*To read CLI’s American Reports Series on assisted suicide, published April 2015, see here.
In 2011, doctors gave then-22-year-old Matt Davis a 10 percent chance of ever waking up from his coma. After suffering a severe traumatic brain injury from a motorcycle accident, the doctors advised his wife of only seven months, Danielle Josey Davis, to end his life support. “They said if it was them, they’d pull the plug. That’s what they’d want their family to do,” Danielle Davis told ABC News this week. Three months later, her husband awoke from the coma. “I wasn’t going to give up,” she wrote on their GoFundMe page.
The hopeful outcome for the Davis family stands in stark contrast to a troubling new report on end-of-life practices in Belgium, where euthanasia has been legal since 2002. According to the report published last month in the New England Journal of Medicine (NEJM), potentially more than one thousand deaths in Belgium were “hastened [by a doctor] without an explicit request from the patient.” A similar study by the same primary author showed that in 70% of the cases in which doctors decided to hasten death without consent, the patient was comatose.
On February 5, the Supreme Court of Canada (SCC) voted unanimously to strike down the blanket prohibition on physician-assisted suicide (PAS) and euthanasia that was in place since 1992. The ruling of Carter v. Canada is historic in that it would permit assisted suicide for psychological illness as well as physical.
Because the SCC has not defined or limited what can be considered “psychological suffering,” many are concerned that the subjective language of the ruling makes it vulnerable to abuses. The closest “definition” for either psychological or physical conditions is that it be “grievous and irremediable (including an illness, disease or disability) that causes enduring suffering that is intolerable to the individual in the circumstances of his or her condition.”
In a decision today with serious international ramifications, Canada’s highest court has overturned an absolute ban on assisted suicide/euthanasia and has given Parliament one year to create a “stringently limited, carefully monitored system of exceptions.”
The decision was unanimous, 9-0, and it should be viewed as a victory for advocates of assisted suicide and euthanasia. The ruling chisels away at a prior understanding in Canadian law of human life—even difficult or painful life—as sacred.
In the policy interplay between the United States and Canada, Americans can expect that “right-to-die” activists will be very motivated to use this Canadian case as an example, just as Canadian activists pointed to the “success” of “aid-in-dying” laws in Washington and Oregon.
Last week, an assisted suicide organization in Switzerland named Exit made the news with a report of an anomalous growth in membership. According to its vice president, a record number of about 60 to 100 new applicants poured in daily this July and August, instead of the expected lag in applications due to summer travel. All told, Exit’s members amount to about 75,000.
Among these, 459 chose to end their lives last year with the organization, which provides the lethal drugs. According to the report, this frightening number exceeds the previous year by about 100.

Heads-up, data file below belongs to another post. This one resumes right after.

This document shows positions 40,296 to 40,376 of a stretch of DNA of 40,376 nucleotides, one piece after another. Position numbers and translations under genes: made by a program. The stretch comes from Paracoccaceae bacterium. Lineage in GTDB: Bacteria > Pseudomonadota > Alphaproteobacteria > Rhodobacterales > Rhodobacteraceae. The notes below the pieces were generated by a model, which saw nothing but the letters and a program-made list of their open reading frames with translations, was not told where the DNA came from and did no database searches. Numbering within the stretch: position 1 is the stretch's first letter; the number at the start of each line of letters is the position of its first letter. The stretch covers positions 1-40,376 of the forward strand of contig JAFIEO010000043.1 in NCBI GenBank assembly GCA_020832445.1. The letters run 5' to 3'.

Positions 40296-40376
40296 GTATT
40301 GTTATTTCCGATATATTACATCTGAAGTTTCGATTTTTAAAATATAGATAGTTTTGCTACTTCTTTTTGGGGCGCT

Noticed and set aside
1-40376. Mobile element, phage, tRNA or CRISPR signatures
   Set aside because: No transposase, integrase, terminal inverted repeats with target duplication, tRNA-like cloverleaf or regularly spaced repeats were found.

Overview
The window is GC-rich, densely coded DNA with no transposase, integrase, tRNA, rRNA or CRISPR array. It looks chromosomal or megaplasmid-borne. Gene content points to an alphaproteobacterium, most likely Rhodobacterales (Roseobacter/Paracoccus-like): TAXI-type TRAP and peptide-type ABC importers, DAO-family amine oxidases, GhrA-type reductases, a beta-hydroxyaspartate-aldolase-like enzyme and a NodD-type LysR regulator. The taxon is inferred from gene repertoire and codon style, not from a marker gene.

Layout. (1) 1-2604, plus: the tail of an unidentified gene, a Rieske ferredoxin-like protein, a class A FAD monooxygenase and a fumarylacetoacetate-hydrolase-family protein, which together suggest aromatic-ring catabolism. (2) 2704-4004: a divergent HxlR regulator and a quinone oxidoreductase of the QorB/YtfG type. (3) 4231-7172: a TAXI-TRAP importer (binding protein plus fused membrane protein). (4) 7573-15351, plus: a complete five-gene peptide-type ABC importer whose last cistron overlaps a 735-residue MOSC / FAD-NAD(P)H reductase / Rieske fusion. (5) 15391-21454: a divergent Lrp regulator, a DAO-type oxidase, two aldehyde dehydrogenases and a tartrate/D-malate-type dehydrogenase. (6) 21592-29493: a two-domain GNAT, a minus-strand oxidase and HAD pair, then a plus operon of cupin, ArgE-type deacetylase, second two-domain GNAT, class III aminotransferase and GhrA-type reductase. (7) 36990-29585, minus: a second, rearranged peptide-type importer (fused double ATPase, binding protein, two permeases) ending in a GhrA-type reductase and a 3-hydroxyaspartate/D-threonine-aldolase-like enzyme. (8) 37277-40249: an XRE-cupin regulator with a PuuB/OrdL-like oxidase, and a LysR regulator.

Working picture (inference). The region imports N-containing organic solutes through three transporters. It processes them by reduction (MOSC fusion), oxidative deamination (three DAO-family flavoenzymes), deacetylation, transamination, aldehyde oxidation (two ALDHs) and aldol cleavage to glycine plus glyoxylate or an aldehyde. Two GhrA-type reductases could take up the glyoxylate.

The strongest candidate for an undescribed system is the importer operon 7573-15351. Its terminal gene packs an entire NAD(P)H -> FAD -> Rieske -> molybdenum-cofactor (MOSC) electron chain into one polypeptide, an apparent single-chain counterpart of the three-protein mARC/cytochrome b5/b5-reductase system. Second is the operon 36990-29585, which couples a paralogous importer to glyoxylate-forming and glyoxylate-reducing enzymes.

On Thursday, the Belgian Parliament voted by a significant majority to legalize euthanasia for terminally ill children. The new legislation will extend the existing euthanasia law in Belgium which decriminalized the practice for adults. The law will also legalize the practice to adults suffering from dementia.
On Monday night, state lawmakers in Vermont approved an assisted suicide bill which will make Vermont the fourth state in the union to legalize assisted suicide. Governor Peter Shumlin (D) has said that he plans on signing the bill within a week. Governor Shumlin has stated that legalizing assisted suicide “gives Vermonters who are suffering from a terminal illness and anticipating excruciating pain peace of mind in knowing that this is an option.”
The American Nurses Association has released a draft statement which comes out firmly against nurses’ participation in assisted suicide and euthanasia. The American Nurses Association is a national organization which works to advance “the nursing profession by fostering high standards of nursing practice, promoting the rights of nurses in the workplace, projecting a positive and realistic view of nursing, and by lobbying the Congress and regulatory agencies on health care issues affecting nurses and the public.”
Download PDF here: Massachusetts’ Death with Dignity Initiative_Questions Regarding Question 2
The 2012 “Act Relative to Death with Dignity” goes before Massachusetts voters on November 6. Question 2 asks voters directly whether to legalize physician-assisted suicide (PAS) or uphold existing state statutes. If voters affirm Question 2, Massachusetts would join Oregon, Washington and Montana as the only states in the U.S. to allow this practice. Recent studies on PAS in these states paint a revealing portrait of what would transpire in Massachusetts if voters approve Question 2. However, unlike citizens of Oregon who passed the first “Death with Dignity Act” in 1997, voters in Massachusetts have the benefit of learning the actual outcomes of such legislation in other states. Voters now have access to numerous studies that both vindicate opponents’ predictions about PAS and present even more concerns.
As required by law, the Public Health Department of the Oregon Health Authority has released its annual report for 2011 on physician-assisted suicides under that state’s Death with Dignity Act (DWDA).
The 1997 law required physicians involved in an assisted suicide to file a number of standardized forms, providing information on such particulars as sex, age, race and marital status of the patient; type of drug prescribed; reason why the patient was seeking assisted suicide; time between ingestion of drug and death, etc.